8 Unique Traditions and Cultural Traits of the Mekong Delta area
The Mekong Delta, which is the newest and the biggest river delta of Vietnam, is the country’s largest rice and fruit manufacturer. The Mekong Delta would not be thriving as it is today without the joint efforts to reclaim the land that had been abandoned of four main ethnic groups, including the Vietnamese, Chinese, Khmer and Cham. These four have coexisted and harmonized to turn the Mekong Delta into such a productive region. In addition, the influences of each group and those of nature have also laid a solid foundation for the modern pattern of the Mekong Delta. In this article, we have selected eight unique traditions and customs of this region so that readers can acquire a grasp of the most prominent cultural traits, which tend to be heavily influenced by nature, of the locals here.
- 1. They prefer freshwater fish and products made from fish
- 2. They rely on water transport
- 3. They love floating markets
- 4. Their clothes can stand the test of time
- 5. Festivals are part and parcel of their lives
- 6. They are generous and easy-going
- 7. They record high water marks
- 8. They uphold the value of women
They prefer freshwater fish and products made from fish
It is apparent that the locals here tend to use freshwater fish, as well as other kinds of animals that live in freshwater lakes, rivers or canals in their meals. This is due to the fact that the Mekong Delta is built up by a complex network of distributaries of the Mekong River. The natural environment here is especially suitable for the development of a wide variety of flora and fauna, especially freshwater fish and crab. Therefore, it comes as no surprise for others to learn that the Mekong Delta produces the largest freshwater aquaculture production in Vietnam.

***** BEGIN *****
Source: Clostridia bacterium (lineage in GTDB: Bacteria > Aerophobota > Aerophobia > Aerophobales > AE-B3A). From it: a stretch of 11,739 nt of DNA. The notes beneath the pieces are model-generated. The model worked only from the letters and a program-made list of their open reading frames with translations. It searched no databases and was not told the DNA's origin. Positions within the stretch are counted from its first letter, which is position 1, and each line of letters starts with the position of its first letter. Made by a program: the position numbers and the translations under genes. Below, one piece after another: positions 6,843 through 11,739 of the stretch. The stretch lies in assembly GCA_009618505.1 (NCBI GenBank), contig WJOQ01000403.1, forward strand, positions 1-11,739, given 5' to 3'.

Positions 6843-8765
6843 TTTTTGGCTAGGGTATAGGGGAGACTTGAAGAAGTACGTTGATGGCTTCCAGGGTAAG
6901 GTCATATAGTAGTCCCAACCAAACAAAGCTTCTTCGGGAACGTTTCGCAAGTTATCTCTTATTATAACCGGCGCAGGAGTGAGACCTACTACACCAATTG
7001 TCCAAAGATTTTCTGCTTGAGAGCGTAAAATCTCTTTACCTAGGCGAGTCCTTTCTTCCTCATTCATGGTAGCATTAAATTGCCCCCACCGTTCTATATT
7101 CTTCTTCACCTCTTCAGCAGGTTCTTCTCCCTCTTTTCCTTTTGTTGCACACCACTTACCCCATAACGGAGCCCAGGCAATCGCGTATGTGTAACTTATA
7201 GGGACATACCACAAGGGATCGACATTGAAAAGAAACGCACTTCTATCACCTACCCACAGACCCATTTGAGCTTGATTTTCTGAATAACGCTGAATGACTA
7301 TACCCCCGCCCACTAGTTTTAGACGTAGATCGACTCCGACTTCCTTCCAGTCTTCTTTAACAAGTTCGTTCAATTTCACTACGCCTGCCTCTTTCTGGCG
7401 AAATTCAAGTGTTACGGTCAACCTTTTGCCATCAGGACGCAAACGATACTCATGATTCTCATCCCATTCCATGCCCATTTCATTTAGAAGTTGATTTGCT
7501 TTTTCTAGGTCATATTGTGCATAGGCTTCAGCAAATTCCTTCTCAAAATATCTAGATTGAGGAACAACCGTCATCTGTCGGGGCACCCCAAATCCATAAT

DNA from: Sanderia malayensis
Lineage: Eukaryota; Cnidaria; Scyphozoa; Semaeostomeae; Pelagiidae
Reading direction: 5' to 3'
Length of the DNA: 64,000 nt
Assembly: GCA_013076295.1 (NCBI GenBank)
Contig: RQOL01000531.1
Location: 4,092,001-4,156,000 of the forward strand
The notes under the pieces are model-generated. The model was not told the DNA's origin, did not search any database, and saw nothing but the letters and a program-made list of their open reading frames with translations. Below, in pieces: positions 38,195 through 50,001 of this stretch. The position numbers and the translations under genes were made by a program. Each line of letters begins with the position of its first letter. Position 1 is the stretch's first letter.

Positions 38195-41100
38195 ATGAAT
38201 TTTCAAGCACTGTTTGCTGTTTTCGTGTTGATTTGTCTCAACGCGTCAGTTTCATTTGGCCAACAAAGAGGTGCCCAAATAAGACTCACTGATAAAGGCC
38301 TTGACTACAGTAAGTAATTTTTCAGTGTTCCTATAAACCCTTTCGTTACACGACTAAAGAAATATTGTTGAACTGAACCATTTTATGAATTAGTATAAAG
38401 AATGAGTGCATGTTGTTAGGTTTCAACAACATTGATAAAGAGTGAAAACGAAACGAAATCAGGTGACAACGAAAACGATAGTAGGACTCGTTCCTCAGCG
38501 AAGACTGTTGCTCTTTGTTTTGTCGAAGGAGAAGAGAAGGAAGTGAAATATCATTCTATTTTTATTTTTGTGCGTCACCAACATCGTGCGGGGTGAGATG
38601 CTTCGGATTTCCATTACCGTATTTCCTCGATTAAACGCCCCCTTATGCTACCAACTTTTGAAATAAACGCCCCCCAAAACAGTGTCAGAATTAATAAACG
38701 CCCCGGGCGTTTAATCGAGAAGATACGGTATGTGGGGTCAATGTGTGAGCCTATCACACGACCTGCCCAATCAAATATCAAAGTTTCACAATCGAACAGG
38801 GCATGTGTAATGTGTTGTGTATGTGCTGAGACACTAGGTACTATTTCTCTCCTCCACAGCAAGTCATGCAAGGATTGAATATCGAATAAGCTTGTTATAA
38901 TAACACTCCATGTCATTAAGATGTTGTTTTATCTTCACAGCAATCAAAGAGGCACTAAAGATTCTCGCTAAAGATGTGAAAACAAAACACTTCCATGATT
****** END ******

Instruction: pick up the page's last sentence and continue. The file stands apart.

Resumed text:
They rely on water transport
Living in a region that is made up of thousands of canals, distributaries, and large rivers, the Mekong Delta locals mainly commute by small kayaks or motorboats between areas. Also, because of this particular geographical condition, the first Vietnamese settlers from the North tended to choose to build up houses near a wharf or a confluence in hopes of having a convenient and comfortable life.
They love floating markets